If ho missed It all his skill seemed
gone. He often declared that without
this trinket he was curiously dull. He
might Bit down to an Instrument, but
all creative power, he would find, bad
, departed from him.
The Pope a Socialist.
It is stated, writes the Rome corre
spondent of the London Dally Mall,
that during his recent brief outing In
the Vatican gardens Leo XII. camo
across an assistant gardener who was
digging the soli. His holiness is al
ways anxious to study under Its prac
tical aspect the problem of Just remun
eration for the workman, a subject on
which In more than one encyclical he
has developed broad minded theories.
"My good man," he said to tho gard
ener, "how much do you receive a day
for your labor?"
"Two francs, Your Holiness," was the
"And how many children have you?"
"None. Your Holiness."
"And does your wife also work for
"Holy Father," said the laborer, "I
have never been married."
"Then, my good man," he said, "I
shall give Instructions that from hence
forward instead of two francs a day
you will receive a franc and a half,
and that half a franc will be added to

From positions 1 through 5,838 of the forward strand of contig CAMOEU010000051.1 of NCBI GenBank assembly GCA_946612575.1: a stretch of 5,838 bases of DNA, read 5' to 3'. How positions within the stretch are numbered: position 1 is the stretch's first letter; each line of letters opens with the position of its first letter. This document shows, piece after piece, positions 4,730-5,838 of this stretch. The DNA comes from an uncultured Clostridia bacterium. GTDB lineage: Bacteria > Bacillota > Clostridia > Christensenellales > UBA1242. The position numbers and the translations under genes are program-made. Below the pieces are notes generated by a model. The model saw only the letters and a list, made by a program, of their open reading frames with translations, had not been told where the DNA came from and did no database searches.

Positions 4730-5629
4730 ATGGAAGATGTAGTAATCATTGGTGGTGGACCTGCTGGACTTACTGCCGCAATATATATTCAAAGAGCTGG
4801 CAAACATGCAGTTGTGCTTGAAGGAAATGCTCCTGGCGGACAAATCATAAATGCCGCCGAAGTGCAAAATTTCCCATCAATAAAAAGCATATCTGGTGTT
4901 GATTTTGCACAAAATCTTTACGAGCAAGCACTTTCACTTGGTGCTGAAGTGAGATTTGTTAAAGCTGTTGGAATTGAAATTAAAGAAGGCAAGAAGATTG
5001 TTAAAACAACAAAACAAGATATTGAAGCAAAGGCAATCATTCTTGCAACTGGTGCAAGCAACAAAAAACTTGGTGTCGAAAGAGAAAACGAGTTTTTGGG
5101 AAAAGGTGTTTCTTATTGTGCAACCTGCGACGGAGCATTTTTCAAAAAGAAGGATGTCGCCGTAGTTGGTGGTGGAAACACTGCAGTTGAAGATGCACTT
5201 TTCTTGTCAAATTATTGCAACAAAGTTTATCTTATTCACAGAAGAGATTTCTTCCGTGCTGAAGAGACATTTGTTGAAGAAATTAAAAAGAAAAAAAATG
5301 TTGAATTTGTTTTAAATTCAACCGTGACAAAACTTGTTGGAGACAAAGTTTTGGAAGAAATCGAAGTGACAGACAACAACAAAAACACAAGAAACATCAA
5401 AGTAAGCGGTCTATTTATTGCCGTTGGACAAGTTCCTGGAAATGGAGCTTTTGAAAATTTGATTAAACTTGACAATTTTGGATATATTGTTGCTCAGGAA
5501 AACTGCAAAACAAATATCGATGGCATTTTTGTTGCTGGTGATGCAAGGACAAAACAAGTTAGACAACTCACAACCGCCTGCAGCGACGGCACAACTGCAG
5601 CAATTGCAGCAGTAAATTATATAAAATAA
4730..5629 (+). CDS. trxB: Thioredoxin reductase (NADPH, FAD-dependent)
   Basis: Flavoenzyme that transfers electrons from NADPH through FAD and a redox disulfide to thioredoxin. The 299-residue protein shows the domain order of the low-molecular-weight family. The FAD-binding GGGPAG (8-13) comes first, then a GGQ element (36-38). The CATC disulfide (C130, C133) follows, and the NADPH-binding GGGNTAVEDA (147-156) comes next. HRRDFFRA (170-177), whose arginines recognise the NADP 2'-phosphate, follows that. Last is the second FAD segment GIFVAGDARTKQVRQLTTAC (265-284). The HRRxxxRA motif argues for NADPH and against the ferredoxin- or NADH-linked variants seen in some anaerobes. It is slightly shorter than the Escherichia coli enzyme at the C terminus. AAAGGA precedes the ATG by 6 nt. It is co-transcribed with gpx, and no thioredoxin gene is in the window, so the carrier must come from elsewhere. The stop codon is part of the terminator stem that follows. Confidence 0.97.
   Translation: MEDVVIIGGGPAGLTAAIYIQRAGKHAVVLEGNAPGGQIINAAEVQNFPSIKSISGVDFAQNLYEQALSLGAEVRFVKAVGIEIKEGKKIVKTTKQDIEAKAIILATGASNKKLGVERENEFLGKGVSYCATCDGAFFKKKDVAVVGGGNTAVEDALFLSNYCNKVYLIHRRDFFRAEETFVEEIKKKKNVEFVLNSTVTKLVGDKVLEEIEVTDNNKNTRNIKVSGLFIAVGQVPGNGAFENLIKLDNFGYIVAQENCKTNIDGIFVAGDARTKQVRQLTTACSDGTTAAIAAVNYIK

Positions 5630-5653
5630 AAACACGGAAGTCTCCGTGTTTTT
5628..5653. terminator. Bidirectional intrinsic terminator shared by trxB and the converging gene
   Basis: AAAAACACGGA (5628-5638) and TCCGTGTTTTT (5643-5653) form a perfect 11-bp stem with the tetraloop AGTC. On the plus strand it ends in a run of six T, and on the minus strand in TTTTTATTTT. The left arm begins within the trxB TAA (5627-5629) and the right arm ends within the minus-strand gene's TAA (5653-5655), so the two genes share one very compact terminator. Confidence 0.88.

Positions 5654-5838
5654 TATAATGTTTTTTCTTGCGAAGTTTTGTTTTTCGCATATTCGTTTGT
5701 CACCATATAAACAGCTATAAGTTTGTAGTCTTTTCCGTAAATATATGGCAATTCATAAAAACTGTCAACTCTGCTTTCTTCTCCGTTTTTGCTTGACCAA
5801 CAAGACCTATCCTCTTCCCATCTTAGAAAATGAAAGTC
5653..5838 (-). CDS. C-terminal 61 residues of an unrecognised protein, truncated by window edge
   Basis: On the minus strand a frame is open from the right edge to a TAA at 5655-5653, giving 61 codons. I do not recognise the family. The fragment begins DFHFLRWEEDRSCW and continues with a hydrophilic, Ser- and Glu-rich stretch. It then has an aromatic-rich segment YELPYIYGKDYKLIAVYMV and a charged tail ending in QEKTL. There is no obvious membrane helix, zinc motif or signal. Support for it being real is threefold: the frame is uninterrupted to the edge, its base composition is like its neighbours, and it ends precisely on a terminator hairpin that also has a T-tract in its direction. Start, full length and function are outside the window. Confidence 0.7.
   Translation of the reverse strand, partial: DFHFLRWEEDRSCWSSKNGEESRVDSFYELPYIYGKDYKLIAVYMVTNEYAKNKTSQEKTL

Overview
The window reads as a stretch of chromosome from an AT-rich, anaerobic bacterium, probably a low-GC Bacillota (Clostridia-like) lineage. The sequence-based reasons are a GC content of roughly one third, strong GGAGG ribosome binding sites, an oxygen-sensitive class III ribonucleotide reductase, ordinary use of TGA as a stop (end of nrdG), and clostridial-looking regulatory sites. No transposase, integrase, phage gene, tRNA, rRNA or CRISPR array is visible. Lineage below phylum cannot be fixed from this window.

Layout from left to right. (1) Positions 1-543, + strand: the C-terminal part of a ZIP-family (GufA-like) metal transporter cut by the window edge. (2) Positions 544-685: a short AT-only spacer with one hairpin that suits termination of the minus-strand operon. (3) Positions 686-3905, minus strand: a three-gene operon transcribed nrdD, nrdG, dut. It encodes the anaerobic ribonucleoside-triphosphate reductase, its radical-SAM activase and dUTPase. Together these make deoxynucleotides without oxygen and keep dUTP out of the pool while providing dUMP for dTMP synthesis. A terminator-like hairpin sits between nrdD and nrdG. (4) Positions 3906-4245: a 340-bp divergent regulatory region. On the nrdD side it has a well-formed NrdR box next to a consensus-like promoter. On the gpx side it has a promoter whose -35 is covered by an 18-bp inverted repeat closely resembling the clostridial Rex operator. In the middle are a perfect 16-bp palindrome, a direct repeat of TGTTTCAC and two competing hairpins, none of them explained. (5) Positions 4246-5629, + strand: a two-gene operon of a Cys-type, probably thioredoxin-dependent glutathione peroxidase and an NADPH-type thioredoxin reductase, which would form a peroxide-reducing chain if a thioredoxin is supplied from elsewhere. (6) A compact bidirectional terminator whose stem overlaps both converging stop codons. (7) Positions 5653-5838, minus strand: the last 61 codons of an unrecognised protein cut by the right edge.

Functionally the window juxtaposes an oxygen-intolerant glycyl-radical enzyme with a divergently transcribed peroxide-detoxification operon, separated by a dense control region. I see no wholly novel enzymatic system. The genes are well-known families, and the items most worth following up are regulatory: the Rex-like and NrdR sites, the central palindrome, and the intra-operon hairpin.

the wages of some other workman who
has a wife and family to support."
His holiness seemed pleased with his
own decision, but he absolutely failed
to observe that the gardener remained
astounded, and was very far Indeed
from sharing In the pope's generous en
thusiasm over the solution.
i ii ... .1 i m i
Dog Carried a Watch.
A story Is told by George W. Griffin
of Henderson county of a shepherd
dog owned by him, which certainly
demonstrates the superior Instinct of
this little wooly creature over most
species of the canine family. "One
day." said that gentleman. "I was
driving along the public highway and
the dog was following me. I met some
old friends and while conversing with
them unknowingly dropped my watch
from my vest pocket. The watch had
a short piece of leather attached to
It, which answered for a fob. As soon
as the chat ended I got into the buggy
and drove on. I had driven half a